Gold Pak, husband of the victim and father of the suspect, is questioning why Georgia Regional Hospital in Decatur had released his daughter, whom they believed was not ready to leave the facility after a seven-week stay.
“My daughter should stay in regional hospital a couple more months, but they say ‘that’s OK, take her home,’” said Gold Pak, adding with a mournful wail “nooo… that’s not right!”
When Gold Pak and his adult son went to pick up his daughter Jan. 29, he said they pleaded with the hospital staff to keep her longer. Yong Pak had refused to sign the discharge form and told a nurse she wouldn’t take her medication, the family said. The hospital sent her home anyway.
Dena Smith, spokeswoman for state Department of Human Resource, said she could not confirm whether the hospital treated Yong Pak due to federal patient privacy laws, but she warned against dismissing a patient’s personal responsibility for managing their mental illness.
“I’m sure there is a lot of confusion and if someone’s loved one has been hurt or killed, then people are trying to make sense of that,” Smith said. “But not at the expense of the rights of people who have mental illness. Personal responsibility of managing mental illness should definitely be brought into consideration. It’s only fair to people who every day manage and live in the community with mental illness."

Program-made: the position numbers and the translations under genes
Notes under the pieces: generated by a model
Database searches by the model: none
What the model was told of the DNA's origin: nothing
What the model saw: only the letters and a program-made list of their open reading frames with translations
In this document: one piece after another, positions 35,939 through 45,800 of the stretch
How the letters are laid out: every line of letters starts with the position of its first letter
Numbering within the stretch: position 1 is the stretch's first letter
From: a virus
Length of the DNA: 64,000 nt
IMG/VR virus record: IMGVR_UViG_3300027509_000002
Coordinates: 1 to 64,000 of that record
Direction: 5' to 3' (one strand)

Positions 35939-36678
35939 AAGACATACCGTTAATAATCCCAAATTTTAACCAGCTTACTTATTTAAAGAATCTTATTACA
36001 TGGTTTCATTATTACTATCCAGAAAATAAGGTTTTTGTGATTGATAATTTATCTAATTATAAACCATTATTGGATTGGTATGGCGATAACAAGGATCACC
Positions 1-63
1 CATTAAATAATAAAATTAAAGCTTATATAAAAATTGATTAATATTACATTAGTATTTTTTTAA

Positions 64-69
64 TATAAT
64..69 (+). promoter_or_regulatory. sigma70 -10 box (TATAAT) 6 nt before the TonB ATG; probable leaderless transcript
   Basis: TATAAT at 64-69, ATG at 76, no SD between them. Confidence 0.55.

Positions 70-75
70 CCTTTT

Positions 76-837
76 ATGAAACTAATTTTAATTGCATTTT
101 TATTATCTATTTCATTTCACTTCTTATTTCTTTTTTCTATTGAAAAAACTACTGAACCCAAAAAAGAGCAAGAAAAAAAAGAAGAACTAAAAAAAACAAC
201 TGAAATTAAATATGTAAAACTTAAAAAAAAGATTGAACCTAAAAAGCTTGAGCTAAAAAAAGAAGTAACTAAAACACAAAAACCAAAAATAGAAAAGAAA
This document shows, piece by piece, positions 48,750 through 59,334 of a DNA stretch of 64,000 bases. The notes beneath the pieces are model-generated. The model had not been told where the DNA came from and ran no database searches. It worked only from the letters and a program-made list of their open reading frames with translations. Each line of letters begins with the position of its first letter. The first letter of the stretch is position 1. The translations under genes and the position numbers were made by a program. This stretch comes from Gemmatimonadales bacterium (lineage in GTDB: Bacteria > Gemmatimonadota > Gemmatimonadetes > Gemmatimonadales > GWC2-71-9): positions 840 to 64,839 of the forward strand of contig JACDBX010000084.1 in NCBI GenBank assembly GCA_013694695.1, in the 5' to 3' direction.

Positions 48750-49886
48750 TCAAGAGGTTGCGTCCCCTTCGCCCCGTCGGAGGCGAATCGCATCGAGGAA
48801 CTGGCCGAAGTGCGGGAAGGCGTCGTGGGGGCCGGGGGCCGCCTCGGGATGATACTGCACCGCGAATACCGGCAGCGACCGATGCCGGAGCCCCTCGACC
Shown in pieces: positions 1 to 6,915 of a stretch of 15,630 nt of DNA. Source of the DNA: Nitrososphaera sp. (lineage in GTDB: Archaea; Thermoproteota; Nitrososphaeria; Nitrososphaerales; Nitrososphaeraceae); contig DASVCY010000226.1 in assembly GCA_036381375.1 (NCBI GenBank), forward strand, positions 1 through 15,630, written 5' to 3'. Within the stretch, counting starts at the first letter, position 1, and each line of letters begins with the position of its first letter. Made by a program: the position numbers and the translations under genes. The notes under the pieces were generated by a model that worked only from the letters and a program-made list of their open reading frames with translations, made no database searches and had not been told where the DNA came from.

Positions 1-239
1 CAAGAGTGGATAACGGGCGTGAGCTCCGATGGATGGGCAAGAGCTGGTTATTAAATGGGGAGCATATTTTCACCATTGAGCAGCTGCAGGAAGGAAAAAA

WTF!!! Personal responsibility, my ass!!! It was the hospital’s responsibility to keep a person who is unstable in the hospital! NO EXCUSES!!! She was refusing her medication, because she was not in her right mind. Dena Smith, you should be in jail, not Na Yong Pak!
Since 2007, Georgia Regional Hospital/Atlanta has been a primary target of a federal investigation into problems at the state-run mental hospitals.
A report by the U.S. Justice Department last year called conditions at the Panthersville Road facility “critically deficient.” Besides patient safety problems — and preventable deaths — Georgia Regional also was cited by federal investigators for poor planning for patient care after hospital discharge. Last month, the state of Georgia reached an agreement with the federal government on a five-year plan to make dramatic improvements at Georgia Regional and its six other psychiatric hospitals.